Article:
I presume they have discussed the OSI 7 layer Model? if not, then will sort you out.
Does that help?


Hi all,

I experienced a couple of gotchas when I tried to use the Netlab remote
lab for the first time. Fairly obvious in hindsight, but I thought if I
posted the resolution here it might save some of you some pain…

Once you have started your remote lab session, open up a couple of the
Clients. The virtual images are scrubbed each time you begin a new
session. In other words, their config is reset to Cisco defaults. This
is great because you have a consistent starting point, but it also means
you have a bit of housekeeping to do before you can start work.

Firstly check that you NIC is configured for DHCP like this:

Now open a Command Prompty (Start/Run/cmd) and type ipconfig /release (enter). Now type ipconfig /renew (enter). This makes the network configuration take effect and makes a fresh request to the DHCP server for an IP address.

Check your network configuration by typing ipconfig /all (enter). Your local IP address should be something like (Or .2 as it is here, because I’d already configured another Client.) Prove that you can see network stuff by typing ping (enter).

For most exercises you’ll need to download and install Wireshark. Remember that these computers don’t have any public internet access, so you’ll have to download Wireshark from the lab server itself. This is called ( You could use the old DOS-style FTP package, but it’s easier to use use Internet Explorer to browse the Eagle server’s FTP server and install directly from there.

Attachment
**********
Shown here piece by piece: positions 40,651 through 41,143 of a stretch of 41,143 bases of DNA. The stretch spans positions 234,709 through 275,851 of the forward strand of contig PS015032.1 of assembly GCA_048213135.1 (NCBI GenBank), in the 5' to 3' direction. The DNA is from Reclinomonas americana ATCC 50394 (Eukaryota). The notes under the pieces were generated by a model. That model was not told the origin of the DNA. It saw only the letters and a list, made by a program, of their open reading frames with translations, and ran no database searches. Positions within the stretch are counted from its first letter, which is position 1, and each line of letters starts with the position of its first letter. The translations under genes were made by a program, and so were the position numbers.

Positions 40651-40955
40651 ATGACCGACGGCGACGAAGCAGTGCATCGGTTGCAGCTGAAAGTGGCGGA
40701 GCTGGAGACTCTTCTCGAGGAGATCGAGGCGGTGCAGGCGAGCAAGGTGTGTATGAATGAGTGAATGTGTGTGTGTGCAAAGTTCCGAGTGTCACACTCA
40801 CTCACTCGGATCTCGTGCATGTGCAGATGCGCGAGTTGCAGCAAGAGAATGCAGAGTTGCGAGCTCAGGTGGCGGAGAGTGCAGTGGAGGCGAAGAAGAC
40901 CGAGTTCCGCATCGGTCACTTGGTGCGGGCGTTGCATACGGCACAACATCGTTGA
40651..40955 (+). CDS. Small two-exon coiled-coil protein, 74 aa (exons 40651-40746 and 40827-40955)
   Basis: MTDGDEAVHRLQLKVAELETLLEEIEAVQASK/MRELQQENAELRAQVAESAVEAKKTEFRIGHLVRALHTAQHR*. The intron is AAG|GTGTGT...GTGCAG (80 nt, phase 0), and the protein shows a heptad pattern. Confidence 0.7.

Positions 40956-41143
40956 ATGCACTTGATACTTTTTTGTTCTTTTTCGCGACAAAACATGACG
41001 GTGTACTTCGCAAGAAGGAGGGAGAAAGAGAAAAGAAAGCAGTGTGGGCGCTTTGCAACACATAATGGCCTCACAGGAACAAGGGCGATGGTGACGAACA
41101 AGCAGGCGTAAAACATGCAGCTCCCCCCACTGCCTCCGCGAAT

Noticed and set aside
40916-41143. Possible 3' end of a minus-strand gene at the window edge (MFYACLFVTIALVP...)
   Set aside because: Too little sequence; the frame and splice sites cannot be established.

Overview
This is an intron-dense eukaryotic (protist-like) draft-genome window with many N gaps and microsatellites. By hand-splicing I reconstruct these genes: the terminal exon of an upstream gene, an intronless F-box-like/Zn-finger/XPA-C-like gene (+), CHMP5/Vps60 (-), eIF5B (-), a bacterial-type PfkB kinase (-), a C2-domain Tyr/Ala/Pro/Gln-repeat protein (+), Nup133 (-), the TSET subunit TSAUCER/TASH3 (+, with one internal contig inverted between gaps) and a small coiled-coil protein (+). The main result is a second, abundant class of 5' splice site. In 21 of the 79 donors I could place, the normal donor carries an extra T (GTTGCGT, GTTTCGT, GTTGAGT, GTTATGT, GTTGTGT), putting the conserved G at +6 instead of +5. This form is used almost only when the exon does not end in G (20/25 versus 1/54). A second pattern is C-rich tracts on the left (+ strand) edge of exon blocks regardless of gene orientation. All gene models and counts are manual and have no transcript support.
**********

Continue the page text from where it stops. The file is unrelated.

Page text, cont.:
You will need to perform similar steps on all Clients. You need to do this for most lab exercises.

Hope this helps!


I just completed the first lab workshop and found it to be not nearly as intimidating as I had expected. I’m impressed by the setup the Faculty of Science and Technology has here. Proper CISCO stuff, all works first time and the CISCO documentation is very good.

I’m also looking forward to having a go at remote working via Netlab. If I can get this working from home then my worries about travel and lab time will be unfounded. Later on I guess I’ll need physical exposure to the gear, but for the preliminary tasks it’s mainly packet interrogation, console work etc. All this can be done via VM.

I might add my lab notes here later, if I think it’s appropriate.


Day one complete.

The Infrastructure Management and Disaster Recovery module is massive. Huge. I easily have 200 hours of reading to do. Probably 250 hours. Maybe more. Add to that all the lab work and the small matter of the assignment and I predict that I’ll see sunlight again perhaps in January.

I’ve spent two hours reading the first chapter of 11 essential chapters for this week. Did the CISCO lab exercises too (perfunctorily, I might add, as they were a little Mickey Mouse – CISCO ‘Introduction To’ exercises are notoriously woolly) and took the test at the end. Brain is now fried.

I think I’m going to actually start taking my lunchbreaks from now on, and my time will be spent reading.

I’m a little concerned by the need to be on-site for the module’s official lab exercises. If these can be completed within each week’s 3-hour workshop then I’ll be fine, but I can’t afford any more time out of the office, nor can I travel from Chelmsford to Cambridge another day in the week. I’ll see how it goes tomorrow before I start panicing.

Sorry, I’m sounding a little overwhelmed. That’s because I am.